In marketing, the primary goal is to send the right message to the right people at the right time using the right channel… right?
According to the Harvard Business Review, the four Ps of traditional marketing (price, placement, promotion, and product) needs to be shaken up and contextualized according to the particular needs, wants, and circumstances of your customers.
Contextual marketing enhances the overall customer experience by providing data-driven content that is personalized to an individual’s situation and needs. Engaging content delivered via the platform that your target audience is using helps cultivate more meaningful relationships.
Current State of Marketing
In case you didn’t get the message, (most haven’t) marketing is no longer all about you, your brand, your product, or your campaign message. Marketing is all about focusing on the customer and their needs. No one cares how amazing your product is, or all the brilliance went into creating it. Audiences today demand you to be relevant to them. And as technology gets even more advanced and artificial intelligence and predictive analytics become smarter, your customer’s patience will start to wane.
So as Marketers, we need to get better at attracting our audience through content they want, need, or love. This means not talking about what you sell, but talking about why you sell it. This is the power of contextual marketing. In order to increase marketing effectiveness, we need to develop more contextualized and more deeply personalized content.
Today’s busy audiences expect content to tell a story and to educate them in ways that are helpful, educating, or entertaining.
Here’s a little rundown of contextual marketing from geoflypagesitservice:
- Contextual marketing is a cheaper way to target your marketing efforts
- By targeting specific demographics you can more efficiently personalize advertisements
- A more personalized approach leads to greater engagements on your content
Benefits of Contextual Marketing
Implementing contextual marketing doesn’t require a huge investment. To build on the context of your communications, you just need to have the right data. This means setting up customer data collection and retrieval via a CRM tool. You’ve got a range of choices when it comes to selecting the best fit for your business. There are even CRM options for small businesses on restrictive budgets.
Contextual marketing uses advanced behavioral targeting. By focusing on a specific behavior and demographic, you can target your prospects right when they’re about to make a purchase decision. This also enables you to place your brand front and center at optimal times to encourage brand awareness, recall, and engagement.
Source: Marketing Charts
Enhanced Customer Experience and Satisfaction
Wouldn’t you be awed if a solution to your problem magically presented itself to you? Because contextual marketing is highly personalized, the marketing message that gets sent to a consumer is properly timed and strategically positioned. Customers don’t need to be bombarded with marketing messages they don’t want or need. You simply send the message they need at the time they need it.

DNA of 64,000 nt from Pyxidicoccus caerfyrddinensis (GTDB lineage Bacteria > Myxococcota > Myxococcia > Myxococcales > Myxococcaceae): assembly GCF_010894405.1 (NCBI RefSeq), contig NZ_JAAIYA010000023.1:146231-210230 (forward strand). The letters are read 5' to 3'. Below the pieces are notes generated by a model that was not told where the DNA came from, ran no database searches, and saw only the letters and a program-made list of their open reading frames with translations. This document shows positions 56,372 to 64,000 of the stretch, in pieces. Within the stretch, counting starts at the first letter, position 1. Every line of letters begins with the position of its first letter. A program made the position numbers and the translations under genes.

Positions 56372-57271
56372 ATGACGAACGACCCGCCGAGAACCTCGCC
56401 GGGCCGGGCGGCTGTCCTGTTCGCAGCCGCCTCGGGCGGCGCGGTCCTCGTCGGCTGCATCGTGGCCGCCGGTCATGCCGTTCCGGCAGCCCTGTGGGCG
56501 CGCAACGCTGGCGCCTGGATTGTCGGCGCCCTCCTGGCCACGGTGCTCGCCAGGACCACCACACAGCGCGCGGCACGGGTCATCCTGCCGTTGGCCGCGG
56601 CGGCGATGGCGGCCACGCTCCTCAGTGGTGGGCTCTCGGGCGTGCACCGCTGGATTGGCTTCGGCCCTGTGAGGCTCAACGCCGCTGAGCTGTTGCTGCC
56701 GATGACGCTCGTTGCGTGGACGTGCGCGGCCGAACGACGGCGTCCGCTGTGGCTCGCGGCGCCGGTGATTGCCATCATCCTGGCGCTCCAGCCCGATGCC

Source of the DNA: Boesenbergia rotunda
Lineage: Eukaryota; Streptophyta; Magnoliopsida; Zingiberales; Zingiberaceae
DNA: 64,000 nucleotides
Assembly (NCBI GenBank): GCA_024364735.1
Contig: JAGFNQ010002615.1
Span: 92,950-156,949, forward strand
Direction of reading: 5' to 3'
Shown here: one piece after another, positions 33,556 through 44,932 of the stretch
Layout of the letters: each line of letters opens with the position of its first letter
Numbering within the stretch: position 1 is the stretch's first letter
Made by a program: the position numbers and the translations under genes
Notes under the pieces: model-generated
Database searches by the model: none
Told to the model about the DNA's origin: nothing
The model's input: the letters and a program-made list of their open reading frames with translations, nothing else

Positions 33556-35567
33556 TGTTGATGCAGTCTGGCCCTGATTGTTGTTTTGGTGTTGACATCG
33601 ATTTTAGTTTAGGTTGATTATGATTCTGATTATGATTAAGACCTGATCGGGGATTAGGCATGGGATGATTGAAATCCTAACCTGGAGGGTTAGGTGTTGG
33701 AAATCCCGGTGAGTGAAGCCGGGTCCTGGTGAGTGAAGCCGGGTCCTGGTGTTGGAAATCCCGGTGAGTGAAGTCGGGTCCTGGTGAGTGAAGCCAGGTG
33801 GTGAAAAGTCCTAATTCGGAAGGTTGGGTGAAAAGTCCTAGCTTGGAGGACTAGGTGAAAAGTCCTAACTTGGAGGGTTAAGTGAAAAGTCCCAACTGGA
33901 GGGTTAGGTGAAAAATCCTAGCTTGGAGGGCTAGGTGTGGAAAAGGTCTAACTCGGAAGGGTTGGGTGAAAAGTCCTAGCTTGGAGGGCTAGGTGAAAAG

By improving the context of your marketing campaign, you ensure that each prospect or customer is attended to properly. When customers feel like more than just another sale, trust is built and they become more confident about your brand.
Increased Customer Engagement
The goal of contextual marketing is to create interactions with consumers by anticipating their needs. Not only do you get to place your brand in front of the customer, but also encourage active participation of your brand’s communications. The more you can engage with your customers, the better your chances of retention and converting them into brand advocates.
Non-Disruptive to Consumers and Audiences
Nobody likes being interrupted from their daily chores, routine, or work. Now imagine this:
It’s summer. Your old AC unit has finally breathed its last breath. It’s scorching hot. So, you complain about the heat on social media. Suddenly, a banner image appears on your computer with a discount coupon for air conditioning units. Of course, you check it out. If it’s a great deal, you won’t let it pass. You’ll be extremely likely to take the next step.
With contextual marketing, you won’t see the offering as an ad. You’ll think of it as a solution to your problem.
More Sales and Revenue
Because the advertisements you’re posting are specifically targeted, personalized, and strategically positioned at the time that your customer is about to purchase, conversion rates will be higher, and your sales figures will increase. This is much more effective than large-scale, traditional, mass-marketing efforts that target the general public rather than a specific niche.
How to Set Up Customer Data Collection
So how do you know you’re ready for contextual marketing, and where do you begin? Your CRM tool will be vital in setting up segments that can help you determine the context from which to base your strategy.
Here’s what you need to do before you launch a contextual marketing campaign:
Set Up Your Lifecycle Stages
Lifecycle stages provide insights about where your customer is in their buying journey. Once you have lifecycle stages, determine who among your contact database are leads, subscribers, marketing/sales qualified leads, customers, etc.
This will enable you to segment your customers and prospects into groups, helping you determine the type of marketing content that would work best to influence them.
Define Your Buyer Persona
Buyer personas represent your ideal customer. Depending on your industry or niche, you can create a single persona or multiple buyer personas. This will help you classify each of your contacts and determine the right content and platform where you can reach them.
Think of each persona as a real person with specific daily routines or work processes, challenges, problems, needs, wants, and plans. The more detail you put into this, the easier it is for you to create a solid path that will lead your target audience straight to your doorstep.